A class project inspired this healthcare device to solve a common drug storage problem

A user explores the SaluTemp website on a smartphone.
A user explores the website of SaluTemp, a startup created by Northeastern students to ensure safe and affordable storage of medications. Photo by Alyssa Stone/Northeastern University

It is a problem of refrigeration. Almost half of the pharmaceuticals sold in the United States are biologics that must be kept at a specific temperature. 

Millions of people worry about properly maintaining their prescription drugs, says Theodora Christopher, who came up with a potentially affordable and reliable solution during an honors seminar at Northeastern. She and Anastasia Mavridis are leading a new venture, SaluTemp, to develop a temperature-sensing device that will provide patients with alerts as well as drug facts, enabling them to safely store and use their medications.

Portraits of Theodora Christopher (left) and Anastasia Mavridi, who received a Women Who Empower Innovator Award for their temperature-sensing device.

Theodora Christopher (left) and Anastasia Mavridi received a Women Who Empower Innovator Award for their temperature-sensing device. Courtesy Photo and Photo by Alyssa Stone/Northeastern University

Christopher became aware of the issue of drug storage during a 2018 Dialogue of Civilizations visit to Britain when a classmate fell ill after her medication had been exposed during a power outage. 

“She had a flare-up [of her illness] and it was awful,” says Christopher, who is studying biology.

Christopher recalled that incident two years later at a Northeastern seminar, Entrepreneurship in Health Sciences. She and classmate Benjamin Dottinger created a Shark Tank-style presentation for a theoretical healthcare product that would help people take care of their medications.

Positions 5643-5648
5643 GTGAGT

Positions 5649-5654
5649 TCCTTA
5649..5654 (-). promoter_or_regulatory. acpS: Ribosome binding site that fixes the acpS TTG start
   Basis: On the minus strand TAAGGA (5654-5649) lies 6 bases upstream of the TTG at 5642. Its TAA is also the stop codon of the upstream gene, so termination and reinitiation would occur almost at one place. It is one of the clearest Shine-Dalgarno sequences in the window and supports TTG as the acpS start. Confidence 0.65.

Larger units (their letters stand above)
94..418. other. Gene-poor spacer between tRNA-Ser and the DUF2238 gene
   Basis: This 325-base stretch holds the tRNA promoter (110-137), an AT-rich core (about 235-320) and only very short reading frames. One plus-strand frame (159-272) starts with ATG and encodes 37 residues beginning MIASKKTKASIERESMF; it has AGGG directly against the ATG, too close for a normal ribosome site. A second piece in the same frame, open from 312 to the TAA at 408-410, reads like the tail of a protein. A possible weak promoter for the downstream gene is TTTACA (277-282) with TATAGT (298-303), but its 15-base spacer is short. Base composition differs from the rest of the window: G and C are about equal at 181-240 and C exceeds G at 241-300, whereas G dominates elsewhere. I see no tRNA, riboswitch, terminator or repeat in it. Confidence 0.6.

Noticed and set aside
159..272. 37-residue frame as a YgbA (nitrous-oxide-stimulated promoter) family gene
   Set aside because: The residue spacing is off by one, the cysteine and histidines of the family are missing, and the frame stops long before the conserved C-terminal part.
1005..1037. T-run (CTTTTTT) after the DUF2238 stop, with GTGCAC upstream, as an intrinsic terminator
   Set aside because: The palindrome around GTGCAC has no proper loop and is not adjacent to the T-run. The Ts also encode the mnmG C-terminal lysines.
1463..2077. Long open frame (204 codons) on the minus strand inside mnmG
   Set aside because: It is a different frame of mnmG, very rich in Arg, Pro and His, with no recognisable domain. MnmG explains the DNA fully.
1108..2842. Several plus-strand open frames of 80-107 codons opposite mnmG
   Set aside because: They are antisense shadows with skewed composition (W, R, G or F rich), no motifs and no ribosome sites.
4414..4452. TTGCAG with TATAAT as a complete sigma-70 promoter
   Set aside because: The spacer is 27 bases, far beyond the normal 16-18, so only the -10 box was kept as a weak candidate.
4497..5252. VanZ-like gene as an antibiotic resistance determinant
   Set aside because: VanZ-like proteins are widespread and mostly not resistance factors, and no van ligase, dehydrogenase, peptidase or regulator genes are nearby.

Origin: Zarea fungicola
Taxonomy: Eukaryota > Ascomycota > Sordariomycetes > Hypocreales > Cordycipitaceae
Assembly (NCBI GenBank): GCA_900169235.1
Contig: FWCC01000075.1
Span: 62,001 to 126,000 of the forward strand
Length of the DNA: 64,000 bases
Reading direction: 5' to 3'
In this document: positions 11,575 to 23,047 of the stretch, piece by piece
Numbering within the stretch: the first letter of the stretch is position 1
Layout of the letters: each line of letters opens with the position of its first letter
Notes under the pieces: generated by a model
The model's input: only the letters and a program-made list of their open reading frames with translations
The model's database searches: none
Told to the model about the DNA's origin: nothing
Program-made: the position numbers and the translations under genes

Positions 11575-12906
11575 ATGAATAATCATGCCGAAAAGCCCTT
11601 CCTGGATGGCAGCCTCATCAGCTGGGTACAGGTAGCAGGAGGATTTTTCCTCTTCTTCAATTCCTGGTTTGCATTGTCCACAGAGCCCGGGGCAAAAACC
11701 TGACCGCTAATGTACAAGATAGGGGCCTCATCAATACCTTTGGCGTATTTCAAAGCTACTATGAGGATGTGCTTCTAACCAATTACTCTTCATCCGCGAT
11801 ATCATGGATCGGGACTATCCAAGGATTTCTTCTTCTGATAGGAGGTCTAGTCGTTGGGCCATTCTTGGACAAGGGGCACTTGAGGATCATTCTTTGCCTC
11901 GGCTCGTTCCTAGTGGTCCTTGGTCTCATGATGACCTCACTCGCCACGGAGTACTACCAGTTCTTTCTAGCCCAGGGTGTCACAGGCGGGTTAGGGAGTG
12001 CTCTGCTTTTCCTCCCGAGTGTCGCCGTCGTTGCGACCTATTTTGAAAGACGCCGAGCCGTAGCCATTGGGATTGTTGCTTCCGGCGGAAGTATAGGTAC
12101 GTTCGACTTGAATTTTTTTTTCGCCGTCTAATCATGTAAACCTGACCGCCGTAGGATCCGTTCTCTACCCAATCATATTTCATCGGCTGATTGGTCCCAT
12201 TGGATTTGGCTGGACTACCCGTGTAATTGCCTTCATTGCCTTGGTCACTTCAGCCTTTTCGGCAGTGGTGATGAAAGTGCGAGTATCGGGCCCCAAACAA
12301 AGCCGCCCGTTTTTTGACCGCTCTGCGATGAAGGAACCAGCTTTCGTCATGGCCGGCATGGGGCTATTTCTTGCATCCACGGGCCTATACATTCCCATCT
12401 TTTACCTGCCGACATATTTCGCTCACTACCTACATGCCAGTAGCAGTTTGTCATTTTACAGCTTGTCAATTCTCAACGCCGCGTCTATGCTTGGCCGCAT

“Initially, we didn’t think anything of it,” says Christopher. Then the judges urged them to pursue their idea. “So we started looking for avenues to make it real.” 

Christopher co-founded SaluTemp with Dottinger. A Northeastern Honors Propel Grant provided the funding for a prototype with the help of software and mechanical engineers.

“Our team started getting so big that I felt I needed help on the business side,” says Christopher. 

She contacted Mavridis, who at that time was pursuing a bachelor’s degree in biology, and is currently earning a master’s in biotechnology. They had been close friends since freshman orientation, and they shared a passion for healthcare.

In support of their startup, Christopher and Mavridis have received an inaugural $5,000 Innovator Award from Northeastern’s Women Who Empower inclusion and entrepreneurship initiative. The awards recognize 19 women who are graduates or current students at Northeastern. The organization is distributing a total of $100,000 in grants to help fuel 17 ventures.

The SaluTemp leaders were surprised that an affordable solution to medication storage hasn’t been addressed in the marketplace. With the assistance of an interdisciplinary group of fellow students and an array of Northeastern academic advisers that includes Christa Dhimo, Holly Jimison, Misha Pavel, and Laurie Bishop, they’re hoping to limit the price of their product to $60 in order to make it affordable to low-income users. 

“We’re not in it for the money, which is not the traditional entrepreneurial mindset,” Christopher says. “Our priority is: How do we help the most people?”

They are planning to launch the second phase of testing in August. Mavridis says the $5,000 award will help fund iterations of the prototype as well as patent applications. (The project has also received $3,000 via Northeastern’s Undergraduate Research and Fellowships Summit.)

In addition to the money, they are grateful for the support of Women Who Empower.

“We’ve heard, ‘You’re just two pre-med girls, how is your idea going to make it?’ And straight-up we’ve heard, ‘The idea isn’t going to make it,’” says Christopher. “We just had to push past all of that.”

Says Mavridis: “Women Who Empower have been way more open to having a full discussion with us. They’ve put their faith in us, and that has helped our confidence. When we go for grants, when we go for presentations, we’re more confident in ourselves and the idea.”

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